2003.05.24 Hamlet interview from Radio 3.
Broadcast 24 May 2003, BBC Radio 3
in connection with the broadcast of “Hamlet”
(recorded 20 May 2003 at the ROH).
Interviewer Stephanie Hughes
Transcribed by Ursula Turecek
Tonight’s opera may be on the fringes of the repertoire but it has proved to be an outstanding vehicle for the two stars of the show, English baritone Simon Keenlyside and the French soprano Natalie Dessay making her long-awaited Covent Garden debut. The opera is “Hamlet”, it’s by the 19th century French composer Thomas with Keenlyside in the title role as the young prince and Dessay as Ophelia, the woman he spurns. It’s based on Shakespeare’s play of course and although many composers were attracted to the story, including Verdi and Berlioz, only Thomas had the nerve and the audacity to make an opera out of it. Now, whether he should or not it still hotly debated to this day but Simon Keenlyside is in no doubt about its value:
SK: It’s a high melodramatic 19th century opera and it is what it is, this piece is an honest piece, it’s powerful and that’s what you want, isn’t it ? And Hamlet is in our blood in this country.
…..The king, queen and courtiers are horrified, particularly Ophelia. It seems that her loving presence is unable to calm Hamlet’s emotions. I asked Simon Keenlyside how he approached the relationship between them in the opera. How strong Hamlet’s emotions are for Ophelia:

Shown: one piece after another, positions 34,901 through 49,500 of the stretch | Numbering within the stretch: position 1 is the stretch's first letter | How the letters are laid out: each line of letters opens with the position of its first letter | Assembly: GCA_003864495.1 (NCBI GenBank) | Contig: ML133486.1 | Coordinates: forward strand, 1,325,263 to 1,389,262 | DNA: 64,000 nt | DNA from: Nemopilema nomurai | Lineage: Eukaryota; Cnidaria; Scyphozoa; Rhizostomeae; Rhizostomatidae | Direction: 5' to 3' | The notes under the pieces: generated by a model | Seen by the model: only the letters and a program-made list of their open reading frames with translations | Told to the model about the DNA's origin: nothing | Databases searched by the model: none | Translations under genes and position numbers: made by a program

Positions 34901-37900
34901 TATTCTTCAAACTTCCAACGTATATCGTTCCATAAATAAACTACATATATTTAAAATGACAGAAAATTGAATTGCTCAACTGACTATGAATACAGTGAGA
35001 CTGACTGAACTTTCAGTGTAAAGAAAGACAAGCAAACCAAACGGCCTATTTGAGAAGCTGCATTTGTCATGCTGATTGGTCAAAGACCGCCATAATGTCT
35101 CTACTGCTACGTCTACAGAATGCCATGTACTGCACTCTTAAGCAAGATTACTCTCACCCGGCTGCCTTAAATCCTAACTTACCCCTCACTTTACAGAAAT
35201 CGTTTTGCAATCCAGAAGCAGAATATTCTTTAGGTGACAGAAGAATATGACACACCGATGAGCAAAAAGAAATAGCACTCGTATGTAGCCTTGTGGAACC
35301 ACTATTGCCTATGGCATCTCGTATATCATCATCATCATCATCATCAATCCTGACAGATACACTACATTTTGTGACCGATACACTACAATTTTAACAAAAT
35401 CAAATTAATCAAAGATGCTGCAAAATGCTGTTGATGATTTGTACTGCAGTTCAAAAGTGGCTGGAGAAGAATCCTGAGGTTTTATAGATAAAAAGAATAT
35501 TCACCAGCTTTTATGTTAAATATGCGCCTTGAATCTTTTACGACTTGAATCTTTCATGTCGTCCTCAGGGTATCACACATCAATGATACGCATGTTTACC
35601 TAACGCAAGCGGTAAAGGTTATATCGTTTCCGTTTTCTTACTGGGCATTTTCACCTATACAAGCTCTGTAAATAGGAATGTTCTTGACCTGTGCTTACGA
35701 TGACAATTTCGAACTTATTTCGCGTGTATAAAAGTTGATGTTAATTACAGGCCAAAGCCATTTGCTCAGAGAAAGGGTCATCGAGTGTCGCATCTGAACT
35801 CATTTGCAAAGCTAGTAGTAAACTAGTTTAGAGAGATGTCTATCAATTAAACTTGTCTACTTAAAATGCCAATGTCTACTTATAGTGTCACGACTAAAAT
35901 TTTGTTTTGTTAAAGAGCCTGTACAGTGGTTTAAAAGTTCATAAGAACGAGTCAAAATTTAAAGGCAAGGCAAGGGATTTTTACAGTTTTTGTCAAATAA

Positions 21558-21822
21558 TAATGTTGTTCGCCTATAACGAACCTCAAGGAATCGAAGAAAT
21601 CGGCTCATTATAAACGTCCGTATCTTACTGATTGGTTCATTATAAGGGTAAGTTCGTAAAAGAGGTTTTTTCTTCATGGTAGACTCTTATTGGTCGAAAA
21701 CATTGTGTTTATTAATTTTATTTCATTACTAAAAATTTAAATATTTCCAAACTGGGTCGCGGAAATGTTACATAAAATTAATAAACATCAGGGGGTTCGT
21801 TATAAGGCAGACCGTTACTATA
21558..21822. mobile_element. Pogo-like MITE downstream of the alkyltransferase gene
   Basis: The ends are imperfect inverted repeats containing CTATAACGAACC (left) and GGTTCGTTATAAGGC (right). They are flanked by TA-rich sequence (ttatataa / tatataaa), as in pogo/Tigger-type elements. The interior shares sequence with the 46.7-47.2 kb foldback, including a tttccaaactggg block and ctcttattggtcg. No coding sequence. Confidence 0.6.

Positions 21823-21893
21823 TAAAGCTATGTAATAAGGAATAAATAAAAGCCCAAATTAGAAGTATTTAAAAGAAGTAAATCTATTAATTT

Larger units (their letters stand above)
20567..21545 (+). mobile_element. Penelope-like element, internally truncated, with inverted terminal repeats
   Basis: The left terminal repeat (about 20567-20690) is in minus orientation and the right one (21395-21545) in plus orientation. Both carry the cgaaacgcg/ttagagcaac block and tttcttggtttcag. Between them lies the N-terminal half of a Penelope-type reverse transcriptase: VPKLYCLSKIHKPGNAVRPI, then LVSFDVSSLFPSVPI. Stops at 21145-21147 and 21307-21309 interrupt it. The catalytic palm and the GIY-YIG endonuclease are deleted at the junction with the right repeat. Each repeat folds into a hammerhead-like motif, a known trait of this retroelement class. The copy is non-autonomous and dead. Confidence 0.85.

SK: You start from a point from which you descend pretty quickly, which is a genuine affection between them. That presents a problem in itself because you can if you’re not careful have a candlewaving moment at the beginning of a love-duet with a soupy tune – wonderful. Now you don’t apologise for it and… and not sing it as it is, but at the same time if you set your stall out as being a deep and profound and loving relationship I think you have too far then to go because later on in the “Get thee into a nunnery”, it’s quite hard-edged, there’s not a great.. a tenderness in that. He is in danger of associating her with his mother, at least with womankind. I think all the way through there’s that problem with womankind, he says as much in the very beginning.
Well, I’ve seen this production several times now and the end of that scene is always utterly chilling. I asked Simon Keenlyside just how over the edge he felt Hamlet had slipped:
SK: It is so appalling that you think “Is this man slightly unhinged ?” I don’t know. How far do you have to be pushed before you do become unhinged ? I often wonder that. When you hear about soldiers in war situations, when you read about the Vietnamese war atrocities or any war’s atrocities you think how far does a normal man have to be pushed before they do something which in normal circumstances would be considered lunacy. It’s interesting – where is the border ? So, the question’s enough, isn’t it ?
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